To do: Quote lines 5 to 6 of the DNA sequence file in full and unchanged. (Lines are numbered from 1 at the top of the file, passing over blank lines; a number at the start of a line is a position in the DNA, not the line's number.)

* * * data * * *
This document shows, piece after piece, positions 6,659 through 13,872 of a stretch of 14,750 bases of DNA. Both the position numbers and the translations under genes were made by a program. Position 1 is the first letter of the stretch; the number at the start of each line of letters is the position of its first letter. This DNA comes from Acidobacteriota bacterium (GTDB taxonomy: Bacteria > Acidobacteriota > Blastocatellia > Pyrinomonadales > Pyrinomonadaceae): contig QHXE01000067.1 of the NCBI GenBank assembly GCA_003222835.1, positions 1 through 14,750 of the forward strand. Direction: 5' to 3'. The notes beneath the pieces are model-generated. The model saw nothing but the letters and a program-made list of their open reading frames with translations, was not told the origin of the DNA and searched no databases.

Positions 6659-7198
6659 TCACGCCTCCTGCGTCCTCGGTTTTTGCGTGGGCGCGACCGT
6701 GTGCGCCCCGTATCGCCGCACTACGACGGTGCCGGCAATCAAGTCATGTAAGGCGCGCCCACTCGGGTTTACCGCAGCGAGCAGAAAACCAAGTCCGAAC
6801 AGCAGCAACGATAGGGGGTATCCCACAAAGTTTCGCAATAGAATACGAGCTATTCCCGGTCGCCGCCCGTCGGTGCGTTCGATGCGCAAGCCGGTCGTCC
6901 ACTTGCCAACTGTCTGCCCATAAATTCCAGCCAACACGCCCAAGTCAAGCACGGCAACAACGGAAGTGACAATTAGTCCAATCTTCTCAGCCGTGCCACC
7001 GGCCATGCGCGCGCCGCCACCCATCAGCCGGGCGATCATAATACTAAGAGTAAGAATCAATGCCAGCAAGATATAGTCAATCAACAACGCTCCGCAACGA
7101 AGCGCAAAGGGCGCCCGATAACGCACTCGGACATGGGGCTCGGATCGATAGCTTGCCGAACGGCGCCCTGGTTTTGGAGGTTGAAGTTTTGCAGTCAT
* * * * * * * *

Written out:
6801 AGCAGCAACGATAGGGGGTATCCCACAAAGTTTCGCAATAGAATACGAGCTATTCCCGGTCGCCGCCCGTCGGTGCGTTCGATGCGCAAGCCGGTCGTCC
6901 ACTTGCCAACTGTCTGCCCATAAATTCCAGCCAACACGCCCAAGTCAAGCACGGCAACAACGGAAGTGACAATTAGTCCAATCTTCTCAGCCGTGCCACC